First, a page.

The Mechanics Behind Our Sense of Taste

The way we taste food is with our taste cells that function on our tongue. Our taste cells have certain receptors that help new cells know where to go to replace old cells that have stopped working. Then our new cells will emerge where our old cells were originally.

There are different types of cells that control our taste senses and our tongue works with those cells. Dr. Hojoon Lee, a neuroscientist, conducted an experiment which tested how cells work in mice to see how cells knew where to go on the tongue. He found that his mouse had special molecules called semaphorins. These molecules help communicate with neurons to tell the taste cells where to land and helped the cells to connect correctly. The scientists discovered they could help mice, and likely people, have a better send of taste. "While the studies were all done in mice, there's no reason to think human taste cells would be too different," one of doctor Lee's colleagues Yuki Oka says.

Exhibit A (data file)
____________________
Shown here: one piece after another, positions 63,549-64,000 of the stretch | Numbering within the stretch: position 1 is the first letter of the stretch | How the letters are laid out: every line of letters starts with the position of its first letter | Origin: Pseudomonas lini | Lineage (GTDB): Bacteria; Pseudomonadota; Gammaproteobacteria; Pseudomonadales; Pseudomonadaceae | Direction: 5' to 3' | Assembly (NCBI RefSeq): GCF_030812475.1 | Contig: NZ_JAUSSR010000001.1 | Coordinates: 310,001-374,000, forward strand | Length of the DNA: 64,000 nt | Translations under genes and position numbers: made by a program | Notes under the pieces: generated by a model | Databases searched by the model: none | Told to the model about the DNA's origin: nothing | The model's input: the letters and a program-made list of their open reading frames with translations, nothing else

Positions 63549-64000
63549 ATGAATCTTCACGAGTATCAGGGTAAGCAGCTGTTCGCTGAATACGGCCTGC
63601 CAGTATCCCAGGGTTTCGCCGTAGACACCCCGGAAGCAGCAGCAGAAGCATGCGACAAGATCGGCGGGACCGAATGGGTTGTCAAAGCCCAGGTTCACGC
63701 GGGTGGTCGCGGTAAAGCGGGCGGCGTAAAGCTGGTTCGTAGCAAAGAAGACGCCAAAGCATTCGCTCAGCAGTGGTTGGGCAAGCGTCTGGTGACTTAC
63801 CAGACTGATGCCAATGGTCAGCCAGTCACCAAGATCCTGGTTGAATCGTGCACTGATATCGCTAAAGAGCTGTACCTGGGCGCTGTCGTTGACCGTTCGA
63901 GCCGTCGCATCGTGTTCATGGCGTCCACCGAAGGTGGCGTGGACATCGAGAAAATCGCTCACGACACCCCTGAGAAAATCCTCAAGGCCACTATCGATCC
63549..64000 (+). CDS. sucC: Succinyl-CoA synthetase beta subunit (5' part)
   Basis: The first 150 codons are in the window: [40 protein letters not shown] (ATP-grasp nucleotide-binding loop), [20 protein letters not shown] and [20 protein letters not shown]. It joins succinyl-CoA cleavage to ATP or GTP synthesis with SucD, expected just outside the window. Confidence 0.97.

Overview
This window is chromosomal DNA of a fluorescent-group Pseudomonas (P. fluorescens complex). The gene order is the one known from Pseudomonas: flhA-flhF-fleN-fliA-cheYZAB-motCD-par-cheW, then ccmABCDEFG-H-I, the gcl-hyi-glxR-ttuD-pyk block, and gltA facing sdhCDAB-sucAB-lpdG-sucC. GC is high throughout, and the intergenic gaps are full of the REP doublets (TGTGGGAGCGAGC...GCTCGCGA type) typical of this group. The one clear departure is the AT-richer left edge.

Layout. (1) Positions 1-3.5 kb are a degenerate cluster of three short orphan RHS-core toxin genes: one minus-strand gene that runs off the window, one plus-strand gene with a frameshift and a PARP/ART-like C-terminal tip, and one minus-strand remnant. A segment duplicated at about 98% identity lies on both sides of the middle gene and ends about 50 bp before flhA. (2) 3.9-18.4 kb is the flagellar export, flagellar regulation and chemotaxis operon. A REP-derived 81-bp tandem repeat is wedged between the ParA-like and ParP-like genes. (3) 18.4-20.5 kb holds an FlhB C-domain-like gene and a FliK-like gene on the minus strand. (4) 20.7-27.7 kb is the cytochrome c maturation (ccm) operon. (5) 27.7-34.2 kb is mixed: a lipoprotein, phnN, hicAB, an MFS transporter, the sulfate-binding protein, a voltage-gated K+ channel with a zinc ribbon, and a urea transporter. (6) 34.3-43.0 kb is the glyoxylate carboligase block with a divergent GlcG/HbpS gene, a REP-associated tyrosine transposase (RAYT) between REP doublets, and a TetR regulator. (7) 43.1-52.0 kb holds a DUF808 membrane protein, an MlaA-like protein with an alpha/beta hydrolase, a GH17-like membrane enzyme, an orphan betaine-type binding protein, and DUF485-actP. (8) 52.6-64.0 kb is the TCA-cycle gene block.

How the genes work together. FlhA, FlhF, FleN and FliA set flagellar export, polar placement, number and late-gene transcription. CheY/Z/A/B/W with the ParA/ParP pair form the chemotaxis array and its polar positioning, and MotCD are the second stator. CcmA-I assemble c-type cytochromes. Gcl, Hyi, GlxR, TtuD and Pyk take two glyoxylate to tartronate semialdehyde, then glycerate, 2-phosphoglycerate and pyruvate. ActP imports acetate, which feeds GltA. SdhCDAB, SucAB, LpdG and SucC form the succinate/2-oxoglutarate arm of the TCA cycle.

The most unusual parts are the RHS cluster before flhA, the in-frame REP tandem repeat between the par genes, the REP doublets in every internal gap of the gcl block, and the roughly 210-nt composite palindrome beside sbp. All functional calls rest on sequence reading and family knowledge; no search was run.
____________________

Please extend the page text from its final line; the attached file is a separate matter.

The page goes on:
Among the five senses, taste is probably the least known or examined. Lee and his colleagues so far have found semaphorin molecules only for sweet or bitter. They are also testing for sour, salty, and umami cells. "But there's probably far more than one molecule controlling the final hookup," Lee points out.

Even when the bitter or sweet taste cells had no semaphorins, the neurons still went to the proper taste receptor almost half the time. This means that there are other molecules that probably help the neurons find their way. After all, when it comes to tasting the difference between poisons and pie, you can never be too safe.